When I moved from the rural Midwest to Portland, Oregon, I entered a metro area of 2 million people with more breweries than anywhere in the country and more strip clubs per capita than Las Vegas. My Minnesotan family collectively raised their eyebrows, but I had faith I wouldn't do anything drastic.
Between its pints and dancers, the City of Roses sways heavily toward environmentalism. This sentiment weaves through a culture of fleece-covered yuppies, dreadlocked beat poets, hipster rock stars, and the homeless man who picks up trash in the neighborhood park. When a co-worker said he didn't recycle, battle cries flew up from a four-cube radius. Somewhere all these groups merge to create a city recognized as one of the most environmentally-friendly, and, as a result, most bike-friendly cities in the country.
After just two years in the Pacific Northwest, I found myself making New Year's Resolution 2007: Sell car, buy bicycle.
When I made the announcement, my parents worried that Portland hippies were ruining their daughter, but still didn't believe I would take the plunge. Even my roommate, who supported the idea, figured this would go the way of "Do a handstand," which ended with me sprawled on my new yoga mat, laughing at myself. I wasn't coming into this adventure an urban biking expert. In fact, I hadn't even sat on a bike in two years. When the car-free plan didn't die in four days (like most of my resolutions), the questions started flying:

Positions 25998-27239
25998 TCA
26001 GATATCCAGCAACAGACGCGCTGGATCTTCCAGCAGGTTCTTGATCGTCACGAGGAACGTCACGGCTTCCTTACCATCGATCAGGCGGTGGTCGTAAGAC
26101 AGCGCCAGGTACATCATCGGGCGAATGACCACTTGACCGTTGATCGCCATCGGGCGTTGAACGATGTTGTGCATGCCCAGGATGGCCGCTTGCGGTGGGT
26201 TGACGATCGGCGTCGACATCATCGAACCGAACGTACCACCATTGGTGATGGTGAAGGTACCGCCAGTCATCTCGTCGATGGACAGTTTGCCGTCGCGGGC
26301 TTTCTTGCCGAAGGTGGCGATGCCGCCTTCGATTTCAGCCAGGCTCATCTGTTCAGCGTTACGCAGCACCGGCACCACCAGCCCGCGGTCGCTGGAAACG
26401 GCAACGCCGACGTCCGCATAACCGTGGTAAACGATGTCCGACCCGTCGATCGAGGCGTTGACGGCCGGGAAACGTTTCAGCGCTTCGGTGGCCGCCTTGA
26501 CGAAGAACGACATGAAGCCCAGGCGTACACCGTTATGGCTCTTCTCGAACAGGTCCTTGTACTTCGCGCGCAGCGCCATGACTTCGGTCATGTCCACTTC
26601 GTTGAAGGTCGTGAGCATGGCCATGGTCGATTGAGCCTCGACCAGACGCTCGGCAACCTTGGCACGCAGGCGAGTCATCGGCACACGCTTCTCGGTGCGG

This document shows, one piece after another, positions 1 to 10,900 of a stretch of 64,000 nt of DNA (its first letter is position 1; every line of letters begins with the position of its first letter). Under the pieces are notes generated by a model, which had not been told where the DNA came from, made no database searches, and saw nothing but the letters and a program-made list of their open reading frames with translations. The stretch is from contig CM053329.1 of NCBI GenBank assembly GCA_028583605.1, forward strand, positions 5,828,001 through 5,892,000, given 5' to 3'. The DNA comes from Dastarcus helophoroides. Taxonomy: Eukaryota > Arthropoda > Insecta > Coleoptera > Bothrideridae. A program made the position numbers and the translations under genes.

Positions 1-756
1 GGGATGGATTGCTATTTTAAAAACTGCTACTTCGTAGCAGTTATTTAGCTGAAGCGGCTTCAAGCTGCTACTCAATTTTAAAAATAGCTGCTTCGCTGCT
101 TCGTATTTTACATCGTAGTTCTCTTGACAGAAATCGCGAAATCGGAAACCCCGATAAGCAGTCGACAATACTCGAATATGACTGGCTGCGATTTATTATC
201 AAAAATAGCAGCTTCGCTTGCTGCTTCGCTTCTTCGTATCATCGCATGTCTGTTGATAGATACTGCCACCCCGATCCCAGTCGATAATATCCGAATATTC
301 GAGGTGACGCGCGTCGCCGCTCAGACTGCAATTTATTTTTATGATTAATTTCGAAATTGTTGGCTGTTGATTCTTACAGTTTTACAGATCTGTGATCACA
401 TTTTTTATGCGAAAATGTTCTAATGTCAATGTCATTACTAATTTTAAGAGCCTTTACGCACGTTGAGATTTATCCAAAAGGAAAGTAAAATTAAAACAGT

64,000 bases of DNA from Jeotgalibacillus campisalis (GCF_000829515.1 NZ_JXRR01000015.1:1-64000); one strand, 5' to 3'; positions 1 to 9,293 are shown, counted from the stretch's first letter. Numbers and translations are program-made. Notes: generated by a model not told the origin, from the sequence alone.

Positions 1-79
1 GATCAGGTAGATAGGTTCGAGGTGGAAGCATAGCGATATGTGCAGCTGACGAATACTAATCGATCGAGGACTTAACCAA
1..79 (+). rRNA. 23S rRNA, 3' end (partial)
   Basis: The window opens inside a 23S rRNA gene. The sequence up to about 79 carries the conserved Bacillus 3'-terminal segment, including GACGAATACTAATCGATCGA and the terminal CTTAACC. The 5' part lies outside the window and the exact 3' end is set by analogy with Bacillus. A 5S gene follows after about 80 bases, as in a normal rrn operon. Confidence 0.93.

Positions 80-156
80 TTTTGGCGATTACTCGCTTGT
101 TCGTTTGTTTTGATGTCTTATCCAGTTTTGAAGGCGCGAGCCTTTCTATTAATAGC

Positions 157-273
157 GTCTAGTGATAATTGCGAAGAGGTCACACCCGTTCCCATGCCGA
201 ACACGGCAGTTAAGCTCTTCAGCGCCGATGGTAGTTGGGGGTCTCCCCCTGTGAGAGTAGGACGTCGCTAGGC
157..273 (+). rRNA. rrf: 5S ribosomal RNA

"Why on earth would you want to be without a car?"
"What would you do in the winter?"
"What if you get sick?"
"How will you carry groceries?"
"How will you bring us to the ocean if we visit in five years?"
All valid questions.
Why On Earth?
Like many things genuinely good for both people and the environment, living car-free isn't mainstream. In fact, it's almost unheard of. According to the Department of Transportation, about 90 percent of people in the United States drive to work. Subtract those who work from home or live in major metro areas like New York City—where driving and parking are logistical nightmares—and you're left with very few people who don't get in a car everyday.
I recycle, compost, and don't own a television, but I'm no hippie hero. The tastiest veggie burger I've ever eaten had bacon on it. I've yet to go to a protest for, well…anything. And yet, once this car-less thing came to mind, I couldn't get it out. The more I thought about it, the more it made sense. Gasoline will never be sustainable. Pedal power doesn't influence wars. I'm no financial wizard, but paying nearly $2,000 a year on something that decreases in value the longer I own it doesn't seem particularly prudent.